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What Are the Different Grades of Chain?

Welded chain comes in several different levels of strength, known as grades. Grade is especially important when it comes to the difference between carbon and alloy chain.

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What exactly does the number in the grade of a chain or chain sling stand for? Understanding the differemt grades of chain will help you understand how to use chain products correctly and safely in lifting and tie-down applications.

9 Common Rigging Problems and How to Prevent Them

Understanding the most common rigging problems (and why they occur) is the first step in learning how to prevent them in your shop.

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Failing to check for simple things like the capacity of a shackle, or the weight of the load, are common mistakes when rigging a load. Preventing mistakes—especially the common ones—is an important step in keeping your employees and facility safe.

A Brief Rigging Glossary: Basic Industry Terms You Should Know

Getting started in rigging can be difficult, especially if you're unfamiliar with the terminology. Use this glossary as a guide to understanding some of the common terms you might hear.

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Understanding common lifting and rigging terms can be critical to the success of planning and executing an overhead lift. Use this rigging glossary to learn more about some of the basic and common terms you might hear on the job.

How Do Twin-Path® Slings Compare to Wire Rope and Alloy Chain Slings?

High-performance Twin-Path® roundslings combine the strength and toughness of a wire rope or chain sling, with the weight-savings and ergonomics of a nylon or polyester sling.

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With standard capacities up to 400 tons, Twin-Path® high-performance roundslings are as strong as steel, but are only about 10% of the weight of a comparable wire rope or alloy chain sling.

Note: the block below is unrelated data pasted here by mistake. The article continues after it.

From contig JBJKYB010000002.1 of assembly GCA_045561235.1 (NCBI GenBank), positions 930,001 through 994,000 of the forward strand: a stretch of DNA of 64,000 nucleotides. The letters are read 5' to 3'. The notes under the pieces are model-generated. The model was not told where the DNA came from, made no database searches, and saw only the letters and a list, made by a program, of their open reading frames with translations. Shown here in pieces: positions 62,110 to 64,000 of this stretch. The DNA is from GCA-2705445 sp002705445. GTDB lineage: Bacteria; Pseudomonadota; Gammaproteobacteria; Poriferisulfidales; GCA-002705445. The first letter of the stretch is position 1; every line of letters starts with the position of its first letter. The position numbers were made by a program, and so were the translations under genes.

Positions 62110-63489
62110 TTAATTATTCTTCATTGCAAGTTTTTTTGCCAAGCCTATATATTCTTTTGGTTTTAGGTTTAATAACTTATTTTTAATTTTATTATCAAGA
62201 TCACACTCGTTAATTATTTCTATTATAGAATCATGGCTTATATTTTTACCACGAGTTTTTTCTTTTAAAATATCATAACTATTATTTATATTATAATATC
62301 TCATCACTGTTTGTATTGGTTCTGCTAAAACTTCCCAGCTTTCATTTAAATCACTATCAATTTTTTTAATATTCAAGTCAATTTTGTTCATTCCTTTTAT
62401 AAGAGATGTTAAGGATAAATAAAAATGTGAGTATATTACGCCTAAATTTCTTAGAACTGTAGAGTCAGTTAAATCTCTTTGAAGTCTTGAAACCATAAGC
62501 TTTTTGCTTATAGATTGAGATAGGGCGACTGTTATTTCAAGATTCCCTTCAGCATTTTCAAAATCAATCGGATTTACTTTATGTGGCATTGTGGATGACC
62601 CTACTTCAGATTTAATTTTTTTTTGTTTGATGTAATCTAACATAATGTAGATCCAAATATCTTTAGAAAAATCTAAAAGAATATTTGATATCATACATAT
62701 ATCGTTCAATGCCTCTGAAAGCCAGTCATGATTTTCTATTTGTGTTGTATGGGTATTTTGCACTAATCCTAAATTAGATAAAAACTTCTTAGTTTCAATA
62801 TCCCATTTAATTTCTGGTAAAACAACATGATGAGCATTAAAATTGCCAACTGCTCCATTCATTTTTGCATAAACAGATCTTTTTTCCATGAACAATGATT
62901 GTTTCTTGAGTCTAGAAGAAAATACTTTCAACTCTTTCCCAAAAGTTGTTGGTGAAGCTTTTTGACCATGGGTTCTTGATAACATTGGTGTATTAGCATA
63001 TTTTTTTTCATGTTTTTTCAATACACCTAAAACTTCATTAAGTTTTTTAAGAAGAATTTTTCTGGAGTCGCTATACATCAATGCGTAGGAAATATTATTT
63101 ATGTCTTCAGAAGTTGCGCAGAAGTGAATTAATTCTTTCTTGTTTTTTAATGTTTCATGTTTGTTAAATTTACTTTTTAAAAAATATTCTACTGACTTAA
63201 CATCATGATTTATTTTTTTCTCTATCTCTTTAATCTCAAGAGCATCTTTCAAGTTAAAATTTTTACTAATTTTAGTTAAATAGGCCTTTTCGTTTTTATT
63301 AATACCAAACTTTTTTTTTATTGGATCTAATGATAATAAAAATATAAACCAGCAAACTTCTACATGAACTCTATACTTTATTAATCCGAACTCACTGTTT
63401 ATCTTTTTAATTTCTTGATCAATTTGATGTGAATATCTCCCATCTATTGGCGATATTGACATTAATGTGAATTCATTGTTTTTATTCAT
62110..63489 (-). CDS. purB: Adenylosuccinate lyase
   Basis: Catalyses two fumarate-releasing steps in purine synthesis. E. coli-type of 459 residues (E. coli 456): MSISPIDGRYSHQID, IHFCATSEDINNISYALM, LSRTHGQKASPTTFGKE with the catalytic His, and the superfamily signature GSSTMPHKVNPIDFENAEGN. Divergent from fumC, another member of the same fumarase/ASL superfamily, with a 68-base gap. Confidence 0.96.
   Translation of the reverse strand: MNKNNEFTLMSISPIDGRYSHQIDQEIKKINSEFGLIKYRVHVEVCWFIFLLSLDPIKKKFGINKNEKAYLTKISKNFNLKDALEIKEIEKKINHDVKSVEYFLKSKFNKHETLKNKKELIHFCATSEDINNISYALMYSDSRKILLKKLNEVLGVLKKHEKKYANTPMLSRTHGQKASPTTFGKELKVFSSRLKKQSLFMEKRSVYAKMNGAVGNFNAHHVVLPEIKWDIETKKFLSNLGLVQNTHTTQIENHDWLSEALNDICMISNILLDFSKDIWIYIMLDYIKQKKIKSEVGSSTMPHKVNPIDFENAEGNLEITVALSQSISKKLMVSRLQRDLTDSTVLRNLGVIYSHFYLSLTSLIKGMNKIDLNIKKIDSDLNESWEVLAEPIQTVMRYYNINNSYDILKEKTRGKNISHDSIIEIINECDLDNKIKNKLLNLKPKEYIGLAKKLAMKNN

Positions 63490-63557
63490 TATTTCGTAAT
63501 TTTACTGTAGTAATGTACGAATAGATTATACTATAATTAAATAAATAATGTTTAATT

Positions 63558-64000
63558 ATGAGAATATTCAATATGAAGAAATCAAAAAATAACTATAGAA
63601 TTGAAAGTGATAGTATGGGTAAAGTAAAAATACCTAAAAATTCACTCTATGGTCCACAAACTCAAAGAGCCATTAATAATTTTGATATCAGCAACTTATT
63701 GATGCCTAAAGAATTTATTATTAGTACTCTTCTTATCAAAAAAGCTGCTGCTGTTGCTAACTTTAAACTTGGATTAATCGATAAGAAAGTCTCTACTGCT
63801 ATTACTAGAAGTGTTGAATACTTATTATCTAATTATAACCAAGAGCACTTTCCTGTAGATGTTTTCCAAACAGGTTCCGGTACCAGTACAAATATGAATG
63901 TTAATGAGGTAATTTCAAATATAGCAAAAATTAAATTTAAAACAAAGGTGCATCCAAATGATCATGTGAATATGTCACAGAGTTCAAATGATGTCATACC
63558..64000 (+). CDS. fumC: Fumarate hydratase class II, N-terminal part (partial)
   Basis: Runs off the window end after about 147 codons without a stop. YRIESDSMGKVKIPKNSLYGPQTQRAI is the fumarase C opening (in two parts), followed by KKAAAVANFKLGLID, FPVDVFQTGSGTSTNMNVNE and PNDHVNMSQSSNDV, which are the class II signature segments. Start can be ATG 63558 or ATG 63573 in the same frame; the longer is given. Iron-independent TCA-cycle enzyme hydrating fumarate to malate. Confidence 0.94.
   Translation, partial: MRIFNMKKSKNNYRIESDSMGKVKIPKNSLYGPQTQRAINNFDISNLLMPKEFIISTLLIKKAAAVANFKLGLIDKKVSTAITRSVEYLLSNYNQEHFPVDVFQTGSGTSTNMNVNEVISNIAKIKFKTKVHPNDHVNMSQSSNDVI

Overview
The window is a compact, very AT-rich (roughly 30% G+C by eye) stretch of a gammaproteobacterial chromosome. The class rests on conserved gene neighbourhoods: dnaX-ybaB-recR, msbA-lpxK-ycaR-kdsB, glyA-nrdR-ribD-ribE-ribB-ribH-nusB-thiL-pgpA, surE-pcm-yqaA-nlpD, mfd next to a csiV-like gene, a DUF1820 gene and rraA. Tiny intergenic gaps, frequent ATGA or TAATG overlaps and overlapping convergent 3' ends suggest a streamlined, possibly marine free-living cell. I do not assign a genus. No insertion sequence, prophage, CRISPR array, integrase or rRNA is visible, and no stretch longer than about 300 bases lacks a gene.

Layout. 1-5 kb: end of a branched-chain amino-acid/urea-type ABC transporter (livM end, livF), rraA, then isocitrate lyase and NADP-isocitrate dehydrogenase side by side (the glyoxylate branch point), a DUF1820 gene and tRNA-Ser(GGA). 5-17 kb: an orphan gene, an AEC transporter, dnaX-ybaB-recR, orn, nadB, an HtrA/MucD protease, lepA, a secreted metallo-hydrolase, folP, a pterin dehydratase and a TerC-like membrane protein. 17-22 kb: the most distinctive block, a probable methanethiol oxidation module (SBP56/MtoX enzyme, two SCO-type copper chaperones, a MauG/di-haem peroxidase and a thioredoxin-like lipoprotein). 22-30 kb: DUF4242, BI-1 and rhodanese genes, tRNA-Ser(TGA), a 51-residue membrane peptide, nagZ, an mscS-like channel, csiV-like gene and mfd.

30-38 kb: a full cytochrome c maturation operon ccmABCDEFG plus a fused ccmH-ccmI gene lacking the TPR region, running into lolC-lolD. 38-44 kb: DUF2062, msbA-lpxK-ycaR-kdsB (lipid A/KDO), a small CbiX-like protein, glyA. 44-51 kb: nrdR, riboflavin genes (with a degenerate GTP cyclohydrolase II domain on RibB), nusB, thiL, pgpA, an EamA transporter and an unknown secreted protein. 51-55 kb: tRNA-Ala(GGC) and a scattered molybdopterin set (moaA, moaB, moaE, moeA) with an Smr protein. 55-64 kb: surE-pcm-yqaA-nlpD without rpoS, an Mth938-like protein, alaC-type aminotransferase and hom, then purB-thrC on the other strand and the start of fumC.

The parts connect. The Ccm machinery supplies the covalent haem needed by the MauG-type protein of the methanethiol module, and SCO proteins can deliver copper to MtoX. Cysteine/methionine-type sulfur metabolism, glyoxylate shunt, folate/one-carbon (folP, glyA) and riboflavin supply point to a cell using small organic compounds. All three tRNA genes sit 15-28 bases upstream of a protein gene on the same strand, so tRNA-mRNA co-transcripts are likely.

Considerations for Maintaining Load Control When You Rig Your Next Lift

Maintaining control of your load during an overhead lift is critical to a safe, successful rigging plan.

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Even if a load is perfectly rigged according to its weight, without proper load control, the lift could fail and cause serious injury and damage. In order to safely and successfully rig and lift a load, it is imperative for the rigger to ensure load control is maintained.

Ball Bearing and Positioning Swivels: What They Are and How They’re Used

Swivels are used to position a load or to swivel under its weight. Learn the difference between ball bearing and positioning swivels.

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A swivel is a piece of hardware used to accommodate load movement and twisting and is particularly useful in situations where a load may sway or spin. Positioning swivels and ball bearing swivels have slightly different functions, parts, and capabilities.

Alloy Chain Sling Assemblies: Parts, Configuration, and Terminology

Among the most versatile types of lifting slings, chain slings come in a wide variety of configurations. Learn more about the different parts and terms associated with chain slings.

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We often find there is confusion around the different terminology used to describe alloy chain slings. In this article, we'll look at the different parts of a chain sling and some of the terminology used to classify different chain sling assemblies.

Master Links and Rings: What Are the Types and How Are They Used?

Links and rings are a basic but essential part of rigging and sling assemblies.

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Links and rings can also be used as a connection point between virtually any two parts of a rigging assembly. If you’re new to the rigging industry or haven't used a link or ring before, it may not be entirely clear why these simple devices are so essential when rigging an overhead lift. 

What is a Turnbuckle? A Look at the Types, Parts, Installation, and Uses

A turnbuckle is a basic piece of rigging equipment that can be used in a diverse set of tension-related applications.

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Turnbuckles are a diverse product line that are used in a variety of applications across many different industries. They can be used in applications as simple as providing tension in a fence or perimeter cable, or something as complicated as the construction of a suspension bridge.

Do You Know What Damaged and Unsafe Rigging Equipment Looks Like?

Identifying and removing unsafe lifting and rigging equipment is critical to a safe work environment and avoiding accidents and costly fines.

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While the information in the ASME B30 Safety Standards is invaluable—especially when it comes to inspection frequencies and removal from service criteria—we often hear that there aren’t enough examples to show end-users real damage to equipment that warrants removal from service.

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